Latin American Network Information Center - LANIC

Fidel Castro's Declaration
Havana, 28 October--With relation to the pronouncement made by the
president of the United States, John F. Kennedy, in a letter sent to the
premier of the Soviet Union, Nikita Khrushchev, to the effect that the
United States would agree, after the establishment of adequate arrangements
through the United Nations, to eliminate the measures of blockade in
existence and give guarantees against any invasion of Cuba, and in relation
to the decision announced by Premier Khrushchev of withdrawing the
installation of arms of strategic defense from Cuba territory, the
revolutionary government of Cuba declares that the guarantees of which
President Kennedy speaks--that there will be no aggression against
Cuba--will not exist unless, in addition to the elimination of the naval
blockade he promises, the following measures among others are to be
adopted: 1) Cessation of the economic blockade and all the measures of
commercial and economic pressure which the United States exercises in all
parts of the world against our country; 2) Cessation of all subversive
activities, launching and landing of arms and explosives by air and sea,
the organization of mercenary invasions, infiltration of spies and
saboteurs, all of which actions are carried out from the territory of the
United States and some other accomplice countries; 3) Cessation of the
pirate attacks which are being carried out from bases existing in the
United States and Puerto Rico; 4) Cessation of all the violations of our
air and naval space by North American war planes and ships; and 5)
Withdrawal of naval base of Guantanamo and the return of the Cuban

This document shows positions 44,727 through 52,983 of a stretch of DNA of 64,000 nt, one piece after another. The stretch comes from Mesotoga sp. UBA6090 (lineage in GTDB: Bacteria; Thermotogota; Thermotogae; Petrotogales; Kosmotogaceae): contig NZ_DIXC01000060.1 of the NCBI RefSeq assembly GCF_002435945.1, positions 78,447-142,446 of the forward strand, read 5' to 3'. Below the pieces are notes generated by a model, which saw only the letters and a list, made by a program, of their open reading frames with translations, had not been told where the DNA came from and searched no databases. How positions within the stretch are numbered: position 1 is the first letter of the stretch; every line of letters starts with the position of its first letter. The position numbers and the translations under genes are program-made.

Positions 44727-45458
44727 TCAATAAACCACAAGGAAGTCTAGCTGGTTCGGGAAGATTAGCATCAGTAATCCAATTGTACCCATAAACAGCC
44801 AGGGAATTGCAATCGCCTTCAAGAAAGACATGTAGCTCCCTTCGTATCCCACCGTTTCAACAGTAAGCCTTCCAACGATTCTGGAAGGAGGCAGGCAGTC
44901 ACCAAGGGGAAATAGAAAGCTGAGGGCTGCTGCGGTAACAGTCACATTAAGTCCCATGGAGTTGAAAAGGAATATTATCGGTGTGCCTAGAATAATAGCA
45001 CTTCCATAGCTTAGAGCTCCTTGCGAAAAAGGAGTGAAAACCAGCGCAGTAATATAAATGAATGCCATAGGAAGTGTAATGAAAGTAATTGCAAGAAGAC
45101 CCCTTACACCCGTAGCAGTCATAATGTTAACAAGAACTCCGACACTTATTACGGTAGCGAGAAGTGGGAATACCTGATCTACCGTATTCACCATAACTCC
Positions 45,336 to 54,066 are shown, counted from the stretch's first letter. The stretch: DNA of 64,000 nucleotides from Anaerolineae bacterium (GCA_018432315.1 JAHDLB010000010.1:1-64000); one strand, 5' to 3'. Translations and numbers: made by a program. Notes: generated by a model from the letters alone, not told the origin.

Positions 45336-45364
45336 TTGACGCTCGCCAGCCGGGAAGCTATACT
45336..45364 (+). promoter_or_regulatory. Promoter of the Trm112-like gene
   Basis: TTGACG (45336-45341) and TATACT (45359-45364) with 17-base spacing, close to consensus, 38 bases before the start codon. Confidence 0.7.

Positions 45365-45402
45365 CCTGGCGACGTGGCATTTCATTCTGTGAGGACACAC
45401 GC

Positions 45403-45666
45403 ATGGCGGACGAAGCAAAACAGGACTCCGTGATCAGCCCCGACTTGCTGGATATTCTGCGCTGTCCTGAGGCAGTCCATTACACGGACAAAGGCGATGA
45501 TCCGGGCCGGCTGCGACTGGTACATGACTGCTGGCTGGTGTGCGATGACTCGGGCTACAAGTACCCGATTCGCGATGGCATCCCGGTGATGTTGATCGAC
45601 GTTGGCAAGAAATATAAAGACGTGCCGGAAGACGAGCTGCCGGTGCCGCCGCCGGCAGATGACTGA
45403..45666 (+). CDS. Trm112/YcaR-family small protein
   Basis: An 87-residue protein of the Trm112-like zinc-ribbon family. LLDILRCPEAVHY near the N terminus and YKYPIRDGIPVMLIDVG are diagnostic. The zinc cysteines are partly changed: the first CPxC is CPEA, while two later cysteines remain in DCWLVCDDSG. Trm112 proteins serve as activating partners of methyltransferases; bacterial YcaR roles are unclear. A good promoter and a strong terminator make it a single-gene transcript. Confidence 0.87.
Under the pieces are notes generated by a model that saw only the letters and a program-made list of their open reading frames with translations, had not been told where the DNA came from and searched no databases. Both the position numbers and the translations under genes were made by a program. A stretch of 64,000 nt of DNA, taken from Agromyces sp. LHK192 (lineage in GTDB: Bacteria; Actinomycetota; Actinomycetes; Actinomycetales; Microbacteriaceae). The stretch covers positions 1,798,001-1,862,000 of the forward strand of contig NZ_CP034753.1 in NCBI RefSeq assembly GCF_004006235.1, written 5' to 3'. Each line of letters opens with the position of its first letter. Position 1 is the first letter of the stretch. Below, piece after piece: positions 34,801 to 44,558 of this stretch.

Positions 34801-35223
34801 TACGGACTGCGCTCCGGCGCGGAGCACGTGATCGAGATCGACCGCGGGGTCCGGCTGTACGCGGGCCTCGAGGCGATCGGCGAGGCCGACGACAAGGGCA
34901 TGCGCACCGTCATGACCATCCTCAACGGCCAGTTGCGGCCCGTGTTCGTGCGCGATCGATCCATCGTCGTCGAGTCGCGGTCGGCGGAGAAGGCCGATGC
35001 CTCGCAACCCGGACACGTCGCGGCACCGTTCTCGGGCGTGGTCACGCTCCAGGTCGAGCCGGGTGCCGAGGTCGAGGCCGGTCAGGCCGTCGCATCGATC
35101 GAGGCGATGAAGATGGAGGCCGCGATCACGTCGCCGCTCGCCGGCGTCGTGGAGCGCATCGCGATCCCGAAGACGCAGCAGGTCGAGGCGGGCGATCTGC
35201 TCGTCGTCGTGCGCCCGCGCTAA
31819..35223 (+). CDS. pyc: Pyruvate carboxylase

territory by the United States. (Applause)

Fidel is quite right in the latest points he has made in the name of the
Cuban people to world public opinion and to the U.S. President. If there
really is good will, as we would like to believe sometimes may be present
in the minds of the U.S. leaders, if there really is a desire to correspond
to the calm gesture made in the name of humanity by the Soviet Union, it is
not enough to go back to the status quo of the days before this grave
international crisis. What the Cuban people propose is little enough. It
has been repeated many times that we extend our hand to all who, if not
with intentions of true friendship, at least treat us with the same respect
with which we treat other countries, all countries. We have repeatedly
stated that we want to have diplomatic and commercial relations with all
countries, regardless of their political and economic systems. And those
propositions represent the minimum we can demand in order to really believe
in a word that was given once before, prior to Giron, and on 15 April and
the 17th of the same month it was seen they were lying.

They must accept these demands made by our government and our people. What
they might most regret, taking into account their aggressive spirit and
their constant provocations, is abandoning the naval base at Guantanamo
Bay, but sooner or later that must come to pass, and we repeat once more,